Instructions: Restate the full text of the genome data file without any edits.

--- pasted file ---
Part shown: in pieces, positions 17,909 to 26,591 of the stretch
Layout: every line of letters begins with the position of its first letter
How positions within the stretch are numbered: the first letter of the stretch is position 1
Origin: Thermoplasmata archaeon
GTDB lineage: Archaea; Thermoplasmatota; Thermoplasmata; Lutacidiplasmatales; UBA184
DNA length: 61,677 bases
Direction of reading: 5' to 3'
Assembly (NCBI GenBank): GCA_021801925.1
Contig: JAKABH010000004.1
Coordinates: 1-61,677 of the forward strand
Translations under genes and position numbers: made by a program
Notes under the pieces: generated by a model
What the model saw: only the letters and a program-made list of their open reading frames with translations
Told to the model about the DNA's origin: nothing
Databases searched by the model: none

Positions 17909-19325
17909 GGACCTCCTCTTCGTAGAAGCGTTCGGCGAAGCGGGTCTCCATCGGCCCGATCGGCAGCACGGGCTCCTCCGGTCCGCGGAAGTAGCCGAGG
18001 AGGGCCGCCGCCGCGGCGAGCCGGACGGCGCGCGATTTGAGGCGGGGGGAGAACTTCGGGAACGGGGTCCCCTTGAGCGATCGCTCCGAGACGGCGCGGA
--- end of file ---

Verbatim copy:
Part shown: in pieces, positions 17,909 to 26,591 of the stretch
Layout: every line of letters begins with the position of its first letter
How positions within the stretch are numbered: the first letter of the stretch is position 1
Origin: Thermoplasmata archaeon
GTDB lineage: Archaea; Thermoplasmatota; Thermoplasmata; Lutacidiplasmatales; UBA184
DNA length: 61,677 bases
Direction of reading: 5' to 3'
Assembly (NCBI GenBank): GCA_021801925.1
Contig: JAKABH010000004.1
Coordinates: 1-61,677 of the forward strand
Translations under genes and position numbers: made by a program
Notes under the pieces: generated by a model
What the model saw: only the letters and a program-made list of their open reading frames with translations
Told to the model about the DNA's origin: nothing
Databases searched by the model: none

Positions 17909-19325
17909 GGACCTCCTCTTCGTAGAAGCGTTCGGCGAAGCGGGTCTCCATCGGCCCGATCGGCAGCACGGGCTCCTCCGGTCCGCGGAAGTAGCCGAGG
18001 AGGGCCGCCGCCGCGGCGAGCCGGACGGCGCGCGATTTGAGGCGGGGGGAGAACTTCGGGAACGGGGTCCCCTTGAGCGATCGCTCCGAGACGGCGCGGA